14 November 2006

Microfinancing Goes Open

Microfinancing - making small loans to many people, especially those traditionally unable to obtain loans - is about decomposing money: breaking it up into smaller bits for more efficient use. The same could be said about the distributed development technique employed by open source. So it's good to see the two coming together:

A Nobel Peace Prize-winning organization has sparked the creation of an open source project to help build technology infrastructures for non-profit microfinance institutions. In developing countries around the world, these institutions loan small amounts of money to women who want to start businesses and create a better life for themselves and their families. The Mifos Software Initiative debuts this week at the Global Micro-Credit Summit in Halifax.

The Mifos Software Initiative has been created by the Grameen Foundation:

to address the microfinance industry’s information management challenge. The Mifos Initiative delivers an open source information management system for the global microfinance industry via a collaborative development and support community.

The Mifos Initiative is a new approach to technology that puts the control of technology in the hands of the MFI [microfinance institution]. The open source framework allows microfinance institutions to select locally based development and support services to assist with customization of their software, maintenance and implementation support services. Previously, this level of control could be met only by building and maintaining their own system, which is extremely expensive and therefore not accessible for most MFIs.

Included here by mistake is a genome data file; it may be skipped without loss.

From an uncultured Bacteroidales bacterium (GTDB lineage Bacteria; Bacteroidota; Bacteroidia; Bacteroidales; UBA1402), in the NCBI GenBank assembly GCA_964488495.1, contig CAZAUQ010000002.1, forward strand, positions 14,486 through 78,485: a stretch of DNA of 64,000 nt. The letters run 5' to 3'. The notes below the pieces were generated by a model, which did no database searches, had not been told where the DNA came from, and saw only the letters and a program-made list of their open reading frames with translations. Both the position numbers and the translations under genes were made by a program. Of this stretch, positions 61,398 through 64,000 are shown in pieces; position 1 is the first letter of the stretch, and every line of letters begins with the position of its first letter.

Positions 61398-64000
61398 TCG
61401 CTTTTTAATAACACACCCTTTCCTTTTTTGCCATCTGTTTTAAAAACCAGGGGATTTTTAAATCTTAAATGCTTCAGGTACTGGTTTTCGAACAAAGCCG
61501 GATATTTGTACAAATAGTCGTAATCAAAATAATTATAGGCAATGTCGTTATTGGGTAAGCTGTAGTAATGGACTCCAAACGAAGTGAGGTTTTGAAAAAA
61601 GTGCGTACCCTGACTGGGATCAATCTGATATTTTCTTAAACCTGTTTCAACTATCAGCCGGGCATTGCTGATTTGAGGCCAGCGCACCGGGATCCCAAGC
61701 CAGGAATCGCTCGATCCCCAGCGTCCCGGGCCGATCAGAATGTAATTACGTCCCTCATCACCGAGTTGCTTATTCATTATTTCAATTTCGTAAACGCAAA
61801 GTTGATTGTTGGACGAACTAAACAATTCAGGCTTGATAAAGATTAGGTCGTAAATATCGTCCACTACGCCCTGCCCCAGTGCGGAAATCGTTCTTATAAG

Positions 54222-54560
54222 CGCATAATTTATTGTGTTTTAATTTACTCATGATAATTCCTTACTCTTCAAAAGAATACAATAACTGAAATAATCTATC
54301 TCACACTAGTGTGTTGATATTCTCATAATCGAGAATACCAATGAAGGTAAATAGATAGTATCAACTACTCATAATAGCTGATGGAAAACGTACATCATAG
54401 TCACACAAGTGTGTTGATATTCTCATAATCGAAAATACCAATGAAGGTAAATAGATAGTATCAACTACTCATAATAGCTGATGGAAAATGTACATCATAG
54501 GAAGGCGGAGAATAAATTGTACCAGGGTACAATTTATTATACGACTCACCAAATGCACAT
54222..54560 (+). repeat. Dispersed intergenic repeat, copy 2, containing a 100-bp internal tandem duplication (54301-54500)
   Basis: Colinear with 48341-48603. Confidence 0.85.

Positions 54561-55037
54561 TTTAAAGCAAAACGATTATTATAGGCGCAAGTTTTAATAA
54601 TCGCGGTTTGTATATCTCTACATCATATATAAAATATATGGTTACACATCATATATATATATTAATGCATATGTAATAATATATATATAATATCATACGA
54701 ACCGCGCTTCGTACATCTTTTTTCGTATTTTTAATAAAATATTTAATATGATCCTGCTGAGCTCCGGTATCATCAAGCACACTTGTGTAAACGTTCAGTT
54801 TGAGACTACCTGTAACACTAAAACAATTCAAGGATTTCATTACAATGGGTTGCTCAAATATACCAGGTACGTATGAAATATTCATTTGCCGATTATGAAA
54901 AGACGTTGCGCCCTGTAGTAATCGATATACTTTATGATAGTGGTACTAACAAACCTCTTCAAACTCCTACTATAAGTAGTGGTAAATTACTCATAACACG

Anonymous said...

Thanks for telling people about Grameen Foundation's Mifos software intiative. We’ve been heartened by the support we’ve received from the tech community, especially in commitments of time and expertise. As an open-source project, Mifos is a great way for developers and others with tech expertise to get involved with Grameen Foundation’s work to fight poverty with microfinance -- I'd encourage any Java developers in the audience might to have a look at the Mifos project home at java.net. And for those who may be new to our poverty-fighting work, please visit our site to learn more about microfinance. We appreciate your support.

Glyn Moody said...

A pleasure - thanks for important work.